Digital Signage Expo 2009, Essen – Final Report

Russ Curry, Ministry of New Media

Gone were the extravagant purpose built stands from the multi-nationals and ‘locals-trying-to-impress’ from last year – instead the stands were more sober and more business-like and certainly just as effective. According to the Official Show Guide, the final count shows 82 Exhibitors on 65 stands in the Kiosk Zone and 67 Exhibitors on 58 stands the Digital Signage Zone. Of these, 51 Exhibitors (76%) were from Germany, Austria & Switzerland, with the other major countries represented being Holland and Italy. Classic examples of doubling up with locals were Broadsign on the Bell-Micro stand and Scala on the Seen Media stand. (Last year Seen went from 10th to 2nd place in Scala’s international rankings). Broadsign’s Holland-based European Sales Director Maarten Dollevoet explained that “since the show was only an hour-and-a-half drive away, he couldn’t really miss it.”

Welcome Earthlings

Welcome Earthlings

Despite the show being predominantly German language, I was surprised to drop in on a couple of conferences with lacklustre presenters struggling to excite fellow Germans in English – why?

Sharp was the only big screen manufacturer present, and their massive “World’s Biggest”108” LCD screen at the entrance was a guaranteed attention getter. Otherwise, the most spectacular exhibit was from Deutsche Telekom (yes!) with their massive 2.50 meter high totem and the most individual was the one-month old Blupixx with their Bluetooth solutions. (More on these later during the week, as well as on the POPAI Annual Excellence Awards). One of the busiest small stands was Media Bus from Slovenia (guess what they do?) who reported visitors from Poland, Morocco and Saudi Arabia as well as a fair interest from the local community.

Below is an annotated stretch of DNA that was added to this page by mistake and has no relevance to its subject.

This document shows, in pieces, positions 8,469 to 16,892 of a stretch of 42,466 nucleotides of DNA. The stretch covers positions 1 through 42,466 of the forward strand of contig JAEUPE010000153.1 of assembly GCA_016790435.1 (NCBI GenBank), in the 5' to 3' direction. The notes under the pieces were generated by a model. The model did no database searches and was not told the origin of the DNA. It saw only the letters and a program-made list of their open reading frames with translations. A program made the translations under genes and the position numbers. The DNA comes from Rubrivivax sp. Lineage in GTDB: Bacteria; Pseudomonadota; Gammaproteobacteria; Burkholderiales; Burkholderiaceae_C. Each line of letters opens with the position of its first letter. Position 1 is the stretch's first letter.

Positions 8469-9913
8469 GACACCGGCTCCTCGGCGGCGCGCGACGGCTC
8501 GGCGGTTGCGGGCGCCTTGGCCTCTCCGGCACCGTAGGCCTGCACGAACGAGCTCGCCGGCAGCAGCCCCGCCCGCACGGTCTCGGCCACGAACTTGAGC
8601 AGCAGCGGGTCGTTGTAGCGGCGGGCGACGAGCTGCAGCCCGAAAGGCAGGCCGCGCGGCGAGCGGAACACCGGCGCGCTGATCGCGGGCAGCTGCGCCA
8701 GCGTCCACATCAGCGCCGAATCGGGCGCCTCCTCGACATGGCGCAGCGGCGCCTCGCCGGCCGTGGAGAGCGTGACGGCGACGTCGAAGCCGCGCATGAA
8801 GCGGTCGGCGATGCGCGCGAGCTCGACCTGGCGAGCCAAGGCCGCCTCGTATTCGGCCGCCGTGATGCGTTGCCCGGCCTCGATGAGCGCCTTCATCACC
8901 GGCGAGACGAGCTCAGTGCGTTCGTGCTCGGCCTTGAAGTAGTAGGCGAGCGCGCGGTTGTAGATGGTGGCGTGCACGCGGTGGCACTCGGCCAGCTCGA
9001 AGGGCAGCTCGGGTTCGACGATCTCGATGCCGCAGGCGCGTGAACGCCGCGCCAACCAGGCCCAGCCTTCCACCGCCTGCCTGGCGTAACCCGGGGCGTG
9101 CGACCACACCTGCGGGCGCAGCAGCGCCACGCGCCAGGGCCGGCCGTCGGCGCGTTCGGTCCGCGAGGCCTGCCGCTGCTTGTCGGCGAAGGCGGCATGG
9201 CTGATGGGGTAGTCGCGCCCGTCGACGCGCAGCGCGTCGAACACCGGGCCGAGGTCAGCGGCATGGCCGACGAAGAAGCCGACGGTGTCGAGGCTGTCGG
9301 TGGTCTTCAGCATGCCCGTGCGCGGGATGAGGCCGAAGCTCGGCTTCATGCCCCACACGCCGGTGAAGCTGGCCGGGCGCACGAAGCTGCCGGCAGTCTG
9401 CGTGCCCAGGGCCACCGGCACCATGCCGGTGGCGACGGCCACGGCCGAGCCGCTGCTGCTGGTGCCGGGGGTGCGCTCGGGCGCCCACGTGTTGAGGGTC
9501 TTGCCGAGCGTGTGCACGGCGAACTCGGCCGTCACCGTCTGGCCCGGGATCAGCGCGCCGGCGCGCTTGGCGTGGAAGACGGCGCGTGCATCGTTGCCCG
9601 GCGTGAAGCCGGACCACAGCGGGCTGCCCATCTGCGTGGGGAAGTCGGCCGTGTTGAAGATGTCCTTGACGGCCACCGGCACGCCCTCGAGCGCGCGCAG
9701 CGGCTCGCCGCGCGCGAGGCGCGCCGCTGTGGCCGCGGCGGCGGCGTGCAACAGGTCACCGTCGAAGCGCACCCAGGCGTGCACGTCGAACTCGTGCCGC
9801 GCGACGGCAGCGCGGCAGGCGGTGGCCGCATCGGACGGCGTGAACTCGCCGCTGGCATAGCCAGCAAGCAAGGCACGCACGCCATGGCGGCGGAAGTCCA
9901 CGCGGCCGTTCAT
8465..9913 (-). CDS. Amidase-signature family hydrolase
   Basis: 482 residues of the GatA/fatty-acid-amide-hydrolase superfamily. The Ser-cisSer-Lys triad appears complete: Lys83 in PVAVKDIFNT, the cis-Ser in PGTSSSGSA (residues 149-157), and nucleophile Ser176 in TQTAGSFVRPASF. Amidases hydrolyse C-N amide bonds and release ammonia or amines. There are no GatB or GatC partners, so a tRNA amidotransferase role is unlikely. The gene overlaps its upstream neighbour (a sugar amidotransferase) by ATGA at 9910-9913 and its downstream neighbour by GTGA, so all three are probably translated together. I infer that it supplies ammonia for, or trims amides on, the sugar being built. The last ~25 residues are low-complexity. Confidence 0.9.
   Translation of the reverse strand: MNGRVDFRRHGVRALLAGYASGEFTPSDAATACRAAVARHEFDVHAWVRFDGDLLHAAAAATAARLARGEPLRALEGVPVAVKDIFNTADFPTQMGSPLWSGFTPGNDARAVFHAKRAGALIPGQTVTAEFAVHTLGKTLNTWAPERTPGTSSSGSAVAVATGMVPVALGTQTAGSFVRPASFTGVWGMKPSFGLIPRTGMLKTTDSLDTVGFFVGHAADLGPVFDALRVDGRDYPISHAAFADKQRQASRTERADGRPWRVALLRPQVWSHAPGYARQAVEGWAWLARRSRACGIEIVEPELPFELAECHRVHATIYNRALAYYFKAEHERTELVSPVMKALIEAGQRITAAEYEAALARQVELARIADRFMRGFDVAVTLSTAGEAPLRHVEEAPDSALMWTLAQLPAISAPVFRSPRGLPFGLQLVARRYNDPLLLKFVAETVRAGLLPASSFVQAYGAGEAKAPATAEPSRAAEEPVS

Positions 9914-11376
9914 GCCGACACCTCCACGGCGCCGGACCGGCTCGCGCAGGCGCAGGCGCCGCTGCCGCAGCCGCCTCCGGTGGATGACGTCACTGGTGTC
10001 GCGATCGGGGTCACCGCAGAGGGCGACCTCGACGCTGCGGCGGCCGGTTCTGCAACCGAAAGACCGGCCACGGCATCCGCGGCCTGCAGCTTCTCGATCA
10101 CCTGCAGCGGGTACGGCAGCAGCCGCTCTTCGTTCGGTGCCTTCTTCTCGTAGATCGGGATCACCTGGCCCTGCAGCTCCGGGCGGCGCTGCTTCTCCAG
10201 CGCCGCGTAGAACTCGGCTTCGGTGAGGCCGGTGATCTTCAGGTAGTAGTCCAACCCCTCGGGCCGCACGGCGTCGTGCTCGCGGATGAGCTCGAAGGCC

All of the Exhibitors that I talked to said that they felt that attendance was down on last year, with the first day being very calm for most and general agreement that the second day was the best. Despite this, most were ‘quite’ to ‘very’ happy with the quality of the contacts made – but as usual the proof of the pudding only comes weeks later when you try to eat it.

Speaking of eating, the catering facilities were decent and not over-priced, but I missed the meeting areas which were well attended and most useful (especially for non-exhibitors) last year. Otherwise, the show felt less chaotic than last time, with the clearer demarcation between the two zones making it easier to navigate.

The consensus seemed to be that that whilst this show trails behind ScreenMedia  Expo in London, it is a far better German show than Viscom, which alternates between Frankfurt and Düsseldorf and is considered to be “unfocussed” – which is not really surprising since it is more of a general retail marketing show. Indeed, a quick glance at the web-site for this October’s show in Düsseldorf reveals only 32 stands allocated to the ‘Digital Signage World’ out of a total of 370 anticipated stands overall.


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